Stan Gerding

Dear Grandson: On Driving Across America

In his latest “Dear Grandson,” Stan Gerding shares what it was like driving across America from Virginia Beach to California with his family in a tiny Chevy Vega in 1976.

 

Dear Grandson,

I ended my tour at Boone Clinic and we started heading to San Diego, California, with a stop in Northern Kentucky to visit with my folks and give your dad a chance to visit with his grandma and grandpa. Before we left Virginia Beach, we bought a new Chevrolet Vega Kammback; a little small for two adults, one child, and a rambunctious dog.

 

 

We loaded all of us in the car and put the luggage on the roof rack and tied them down for the long haul. (More about that later.)

We had a nice visit with my folks, but I was very antsy about the long trip and couldn’t wait to get on the road. We left Northern Kentucky, headed south through Louisville, picked up Interstate 64 to St. Louis and took I-70 through Missouri, and then on to Kansas. We got to Kansas City and 590 miles later we decided to get a room and stay over that night and then head out in the morning.

Next morning, we got up early, took the suitcases and put them on the luggage rack on the roof and tied them down. We got a bite to eat and were back out on the road for the next 600 miles or so. Our goal was to get close to Denver and then head south.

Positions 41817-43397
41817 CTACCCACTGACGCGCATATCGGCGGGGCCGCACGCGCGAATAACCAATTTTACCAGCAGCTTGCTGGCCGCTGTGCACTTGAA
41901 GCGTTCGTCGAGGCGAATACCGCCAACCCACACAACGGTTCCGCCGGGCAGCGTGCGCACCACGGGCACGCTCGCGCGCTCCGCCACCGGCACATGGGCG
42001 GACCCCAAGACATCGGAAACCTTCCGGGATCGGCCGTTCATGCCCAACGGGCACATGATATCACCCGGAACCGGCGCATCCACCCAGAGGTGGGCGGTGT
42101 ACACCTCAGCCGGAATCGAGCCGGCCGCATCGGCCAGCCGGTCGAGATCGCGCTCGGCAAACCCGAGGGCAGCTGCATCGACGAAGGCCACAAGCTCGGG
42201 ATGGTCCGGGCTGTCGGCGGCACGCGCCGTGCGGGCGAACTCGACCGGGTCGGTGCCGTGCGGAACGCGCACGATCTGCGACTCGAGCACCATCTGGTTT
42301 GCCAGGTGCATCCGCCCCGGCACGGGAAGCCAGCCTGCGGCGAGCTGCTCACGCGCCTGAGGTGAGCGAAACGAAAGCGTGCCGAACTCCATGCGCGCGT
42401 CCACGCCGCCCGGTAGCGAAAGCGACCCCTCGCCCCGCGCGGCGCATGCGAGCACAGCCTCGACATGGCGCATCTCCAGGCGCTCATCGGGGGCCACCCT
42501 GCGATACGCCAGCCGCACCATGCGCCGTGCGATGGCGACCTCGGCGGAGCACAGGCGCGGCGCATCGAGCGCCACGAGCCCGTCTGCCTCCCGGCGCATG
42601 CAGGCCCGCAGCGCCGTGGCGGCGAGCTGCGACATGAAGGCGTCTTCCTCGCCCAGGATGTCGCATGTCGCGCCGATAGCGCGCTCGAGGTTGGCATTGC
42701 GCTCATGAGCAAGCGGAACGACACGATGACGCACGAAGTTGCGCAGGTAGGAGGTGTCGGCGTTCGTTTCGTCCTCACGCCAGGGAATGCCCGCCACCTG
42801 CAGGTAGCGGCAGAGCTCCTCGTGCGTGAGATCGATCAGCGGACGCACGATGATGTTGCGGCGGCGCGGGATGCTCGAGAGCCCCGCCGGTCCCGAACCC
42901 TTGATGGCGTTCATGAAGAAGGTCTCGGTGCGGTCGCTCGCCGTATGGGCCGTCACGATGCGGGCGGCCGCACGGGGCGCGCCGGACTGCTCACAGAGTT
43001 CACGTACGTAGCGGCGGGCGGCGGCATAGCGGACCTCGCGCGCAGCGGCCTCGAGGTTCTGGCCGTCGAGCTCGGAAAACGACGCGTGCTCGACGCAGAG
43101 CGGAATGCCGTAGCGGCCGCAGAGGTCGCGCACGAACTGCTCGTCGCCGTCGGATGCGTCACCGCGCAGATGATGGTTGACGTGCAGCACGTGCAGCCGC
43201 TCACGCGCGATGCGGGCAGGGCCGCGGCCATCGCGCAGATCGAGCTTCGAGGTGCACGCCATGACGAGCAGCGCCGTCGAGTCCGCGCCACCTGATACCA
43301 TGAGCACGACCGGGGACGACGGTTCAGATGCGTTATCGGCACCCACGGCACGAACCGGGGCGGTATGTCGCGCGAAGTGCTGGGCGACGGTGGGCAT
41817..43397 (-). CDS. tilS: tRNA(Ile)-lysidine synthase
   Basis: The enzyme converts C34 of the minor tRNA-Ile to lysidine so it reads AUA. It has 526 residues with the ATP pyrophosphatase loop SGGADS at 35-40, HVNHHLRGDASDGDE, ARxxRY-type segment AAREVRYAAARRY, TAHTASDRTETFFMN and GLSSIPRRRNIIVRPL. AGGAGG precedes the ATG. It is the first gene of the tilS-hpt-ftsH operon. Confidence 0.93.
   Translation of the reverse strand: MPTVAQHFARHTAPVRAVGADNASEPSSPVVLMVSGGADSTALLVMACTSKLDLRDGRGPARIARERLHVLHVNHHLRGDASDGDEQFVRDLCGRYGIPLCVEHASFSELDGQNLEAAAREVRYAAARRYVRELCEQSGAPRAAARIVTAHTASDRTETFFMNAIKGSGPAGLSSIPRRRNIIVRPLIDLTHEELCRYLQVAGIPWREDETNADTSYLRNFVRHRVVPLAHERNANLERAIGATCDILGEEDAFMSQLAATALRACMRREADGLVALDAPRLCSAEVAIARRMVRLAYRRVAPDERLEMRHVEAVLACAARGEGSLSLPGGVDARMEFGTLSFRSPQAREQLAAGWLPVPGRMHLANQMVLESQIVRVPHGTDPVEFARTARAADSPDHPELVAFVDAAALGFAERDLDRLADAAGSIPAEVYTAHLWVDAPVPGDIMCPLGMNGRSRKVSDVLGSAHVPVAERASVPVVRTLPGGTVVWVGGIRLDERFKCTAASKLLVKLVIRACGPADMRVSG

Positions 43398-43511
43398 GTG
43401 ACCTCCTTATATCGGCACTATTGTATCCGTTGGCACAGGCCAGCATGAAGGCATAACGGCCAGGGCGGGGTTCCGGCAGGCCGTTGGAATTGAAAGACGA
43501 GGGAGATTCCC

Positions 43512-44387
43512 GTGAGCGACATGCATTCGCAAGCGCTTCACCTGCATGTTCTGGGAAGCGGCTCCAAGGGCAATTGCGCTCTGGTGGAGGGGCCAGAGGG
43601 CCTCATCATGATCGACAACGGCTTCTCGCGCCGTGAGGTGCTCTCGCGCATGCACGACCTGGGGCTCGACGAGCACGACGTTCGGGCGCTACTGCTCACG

Here we are in the beautiful state of Kansas. Now, if you’ve ever been on this route you will understand what I am about to say. When you drive through Kansas, all you see is cornfield after cornfield and you see the same barns and houses with the same old couple sitting on their porch drinking lemonade and waving at you. I’m not kidding. It’s extremely boring and L-O-N-G. By the time we got through Kansas, I was about ready to sell the car, look for the nearest airport, and fly us the rest of the way.

We did get a little over 600 miles complete and then decided to stop again and spend the night in a place called Castle Rock on Interstate 25.

Next morning, we got up early, took the suitcases and put them on the luggage rack on the roof and tied them down. We got a little bite to eat and were on the road again (sounds like a good title for a song). Our goal was to continue on I-25 towards Albuquerque, New Mexico, and then maybe make it halfway to Flagstaff, Arizona. All along this whole trip, we saw some really neat sights: snow-capped mountains in Colorado, beautiful greenery, gorgeous deserts, and, of course, cornfields.

When we hit Albuquerque, we left I-25 and picked up I-40 and headed towards Flagstaff, but we were tired and cranky. Your dad was tired, the dog was crazy, and it was time to stop. We found a small motel in the middle of nowhere.